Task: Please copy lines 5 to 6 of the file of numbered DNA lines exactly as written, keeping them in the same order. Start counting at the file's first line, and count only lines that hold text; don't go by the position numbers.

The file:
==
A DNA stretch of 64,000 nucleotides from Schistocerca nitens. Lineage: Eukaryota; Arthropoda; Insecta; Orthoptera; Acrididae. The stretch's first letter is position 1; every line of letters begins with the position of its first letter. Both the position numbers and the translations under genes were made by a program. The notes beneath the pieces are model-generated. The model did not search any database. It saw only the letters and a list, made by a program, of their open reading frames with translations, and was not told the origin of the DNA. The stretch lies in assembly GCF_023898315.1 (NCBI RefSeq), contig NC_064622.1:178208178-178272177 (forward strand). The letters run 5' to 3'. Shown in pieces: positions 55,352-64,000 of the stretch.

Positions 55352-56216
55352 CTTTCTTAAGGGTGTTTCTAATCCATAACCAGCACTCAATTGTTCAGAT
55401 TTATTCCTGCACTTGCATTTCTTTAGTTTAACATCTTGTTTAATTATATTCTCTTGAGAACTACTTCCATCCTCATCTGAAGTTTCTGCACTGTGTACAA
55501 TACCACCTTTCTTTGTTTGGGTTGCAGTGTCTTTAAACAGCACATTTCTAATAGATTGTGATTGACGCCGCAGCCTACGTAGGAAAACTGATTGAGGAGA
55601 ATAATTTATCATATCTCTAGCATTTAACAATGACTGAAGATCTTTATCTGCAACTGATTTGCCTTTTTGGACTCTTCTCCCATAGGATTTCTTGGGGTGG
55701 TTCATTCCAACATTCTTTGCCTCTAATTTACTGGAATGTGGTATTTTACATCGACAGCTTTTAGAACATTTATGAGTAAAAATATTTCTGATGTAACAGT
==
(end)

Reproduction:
55501 TACCACCTTTCTTTGTTTGGGTTGCAGTGTCTTTAAACAGCACATTTCTAATAGATTGTGATTGACGCCGCAGCCTACGTAGGAAAACTGATTGAGGAGA
55601 ATAATTTATCATATCTCTAGCATTTAACAATGACTGAAGATCTTTATCTGCAACTGATTTGCCTTTTTGGACTCTTCTCCCATAGGATTTCTTGGGGTGG